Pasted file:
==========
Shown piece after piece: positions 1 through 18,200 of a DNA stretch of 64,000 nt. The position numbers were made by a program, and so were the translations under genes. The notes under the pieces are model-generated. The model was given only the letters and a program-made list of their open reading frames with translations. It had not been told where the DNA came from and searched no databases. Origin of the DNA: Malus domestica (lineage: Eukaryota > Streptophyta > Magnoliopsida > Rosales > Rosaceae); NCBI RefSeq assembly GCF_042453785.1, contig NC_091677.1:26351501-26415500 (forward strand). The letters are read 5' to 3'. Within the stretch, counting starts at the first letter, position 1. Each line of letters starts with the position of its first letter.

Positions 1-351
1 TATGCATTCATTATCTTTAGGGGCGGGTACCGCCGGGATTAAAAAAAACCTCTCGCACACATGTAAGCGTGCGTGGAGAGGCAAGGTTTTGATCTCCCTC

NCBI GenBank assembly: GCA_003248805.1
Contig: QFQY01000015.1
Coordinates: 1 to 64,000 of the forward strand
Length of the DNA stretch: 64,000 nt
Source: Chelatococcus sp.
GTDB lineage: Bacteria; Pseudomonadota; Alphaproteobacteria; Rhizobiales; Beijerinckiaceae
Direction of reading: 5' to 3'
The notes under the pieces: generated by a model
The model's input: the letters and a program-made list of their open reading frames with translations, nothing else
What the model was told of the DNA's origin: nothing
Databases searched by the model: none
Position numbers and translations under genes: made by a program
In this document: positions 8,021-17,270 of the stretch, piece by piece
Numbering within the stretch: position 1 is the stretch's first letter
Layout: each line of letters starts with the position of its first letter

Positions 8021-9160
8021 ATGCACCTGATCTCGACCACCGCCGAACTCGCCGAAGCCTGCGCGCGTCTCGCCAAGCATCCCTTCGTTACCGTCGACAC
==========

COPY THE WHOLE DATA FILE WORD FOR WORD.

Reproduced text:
Shown piece after piece: positions 1 through 18,200 of a DNA stretch of 64,000 nt. The position numbers were made by a program, and so were the translations under genes. The notes under the pieces are model-generated. The model was given only the letters and a program-made list of their open reading frames with translations. It had not been told where the DNA came from and searched no databases. Origin of the DNA: Malus domestica (lineage: Eukaryota > Streptophyta > Magnoliopsida > Rosales > Rosaceae); NCBI RefSeq assembly GCF_042453785.1, contig NC_091677.1:26351501-26415500 (forward strand). The letters are read 5' to 3'. Within the stretch, counting starts at the first letter, position 1. Each line of letters starts with the position of its first letter.

Positions 1-351
1 TATGCATTCATTATCTTTAGGGGCGGGTACCGCCGGGATTAAAAAAAACCTCTCGCACACATGTAAGCGTGCGTGGAGAGGCAAGGTTTTGATCTCCCTC

NCBI GenBank assembly: GCA_003248805.1
Contig: QFQY01000015.1
Coordinates: 1 to 64,000 of the forward strand
Length of the DNA stretch: 64,000 nt
Source: Chelatococcus sp.
GTDB lineage: Bacteria; Pseudomonadota; Alphaproteobacteria; Rhizobiales; Beijerinckiaceae
Direction of reading: 5' to 3'
The notes under the pieces: generated by a model
The model's input: the letters and a program-made list of their open reading frames with translations, nothing else
What the model was told of the DNA's origin: nothing
Databases searched by the model: none
Position numbers and translations under genes: made by a program
In this document: positions 8,021-17,270 of the stretch, piece by piece
Numbering within the stretch: position 1 is the stretch's first letter
Layout: each line of letters starts with the position of its first letter

Positions 8021-9160
8021 ATGCACCTGATCTCGACCACCGCCGAACTCGCCGAAGCCTGCGCGCGTCTCGCCAAGCATCCCTTCGTTACCGTCGACAC